I grew up in a male-dominated household, but I had one female cousin who is four months younger than I am. I considered her my best friend. We looked forward to sleepovers at each other’s houses, secret adventures during family gatherings and even cried every time we had to say goodbye.
“My mother and your father were this close when they were young!” she used to remind me when we fought, tightly holding up two, sticky fingers. So, we counted the days when she would join me in the exciting, grown up age. We both even approached puberty a few months apart. And as a sign from God we vowed to complete the rest of our lives just like this- side by side. But life paused and flowed differently for us and the distance of four months stretched between us into a lifetime of difference. We couldn’t catch up to the change of our minds and bodies. Or was it our bodies and then our minds?
Before we doubled in age, I was aware that despite being the older cousin, I was significantly smaller. My body covered less space on the bed we shared, and my stomach took in less food.
“Eat more, you so thin!” was usually the response of every elder when they saw me dribbling morsels into my mouth. My cousin, Ayanda, was able to eat more and was taller and stronger than I was. But no matter how hard I tried, I was always sitting at the table long after it was cleared with an unfinished plate reheated more than once. I would swing my legs alone before a side-gaze from my father or the appearance of my mother would quickly prompt me to scrape the food off my plate.
“Ayanda won’t play with you if you don’t finish your food,” I was warned when she came to visit. And on those days, I was jumping off the table with her, clean plate in hand.
“Thando, come see what I bought for you!” uBabekazi cooed to me after supper. “I told your mother I would bring you a nice pair of pants. Go try it on quickly! I want to see how it fits.” I fitted on green corduroy pants that fell under my feet as I stumbled to the audience that waited for me.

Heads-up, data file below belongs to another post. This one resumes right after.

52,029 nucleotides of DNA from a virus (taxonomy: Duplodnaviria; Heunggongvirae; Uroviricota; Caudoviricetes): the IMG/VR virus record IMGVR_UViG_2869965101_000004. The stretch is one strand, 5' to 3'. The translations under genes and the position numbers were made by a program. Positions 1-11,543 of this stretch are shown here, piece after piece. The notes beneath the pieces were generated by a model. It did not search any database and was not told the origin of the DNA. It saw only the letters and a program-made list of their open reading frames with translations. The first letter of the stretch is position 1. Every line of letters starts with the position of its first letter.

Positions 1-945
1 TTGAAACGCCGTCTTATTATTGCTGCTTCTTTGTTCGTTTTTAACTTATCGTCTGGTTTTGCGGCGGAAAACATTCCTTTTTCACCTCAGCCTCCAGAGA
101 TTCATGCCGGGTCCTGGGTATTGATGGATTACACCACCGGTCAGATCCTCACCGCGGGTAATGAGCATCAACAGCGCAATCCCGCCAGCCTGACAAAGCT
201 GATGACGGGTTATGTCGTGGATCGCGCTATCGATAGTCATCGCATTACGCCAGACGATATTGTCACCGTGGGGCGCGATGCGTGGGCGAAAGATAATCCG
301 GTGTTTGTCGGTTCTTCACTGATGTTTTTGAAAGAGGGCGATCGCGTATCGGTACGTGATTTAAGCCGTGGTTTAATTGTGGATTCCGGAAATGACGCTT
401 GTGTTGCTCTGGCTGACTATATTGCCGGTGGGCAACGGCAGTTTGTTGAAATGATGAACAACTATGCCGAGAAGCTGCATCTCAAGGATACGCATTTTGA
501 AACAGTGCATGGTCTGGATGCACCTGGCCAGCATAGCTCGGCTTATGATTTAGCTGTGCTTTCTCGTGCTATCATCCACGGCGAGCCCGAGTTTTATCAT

“Aah, it fits just right, you can just cut the bottom. I had bought it for Ayanda,” she shook her head at my mother.
“Can you see how pants are supposed to fit, Ayanda?” My best friend Ayanda sat on the floor of her mother’s legs preoccupied with her finger in her nose. The hard corduroy was making my legs itch so badly, I took off the pants right there. I ran away giggling.
It was the December before our periods arrived, and there was a wedding in our family. Ayanda and I loved to wear matching outfits. UBabekazi usually planned out every last detail, starting from the shoes, stockings and alice bands. We were bridesmaids dressed in white. We stood poised for photographs, our eyes squinted in the sun, our hands interlocked, white frills on our arms and knees made noises when we moved.
“Ayanda suck your stomach in like how I showed you!” UBabekazi’s voice rose behind the cameraman. Ayanda’s hand felt wet and hot. UBabekazi pushed her way towards us and I let Ayanda’s hand go. She fussed over her hair, wiped sweat from her face and before she left, she rested her hand over my waist.
“You are looking beautiful, Thando,” said uBabekazi.
“Thank you, Babekazi,” Ayanda said, flashing a smile.
“Okay ready girls? Smile!” Ayanda and I smiled for the camera with our hands at our sides.
When we entered our mid-teens, we stopped wearing matching clothes and instead planned secret outfits revealed only on occasion day. I couldn’t find skirts that would sit at my waist and not fall to the floor. My height did not change much from Grade 5. One day, Ayanda and I were getting dressed to go out and we both stood in front of the mirror adjusting our clothes.
“I wish I could wear skirts like you Ayanda. I just can’t find my size,” I envied.
“It’s because you are too skinny! Look how nice it looks on me.” And that is how my heart broke, my body image shook in the mirror and my self-esteem fell to the floor. My best friend became cousin Ayanda, sleepovers together stopped and crying alone began. One wore pants and skirts.
Perhaps Ayanda had felt the same way before I did and long before I had realised I was the unintentional cause of her discomfort. Perhaps that’s how resentment grows – quietly and strongly. Or perhaps we were children who didn’t need to feel our bodies were not perfect. Most importantly adults need to stop comparing their children to others.
Tell us: What do you think of people who body-shame others?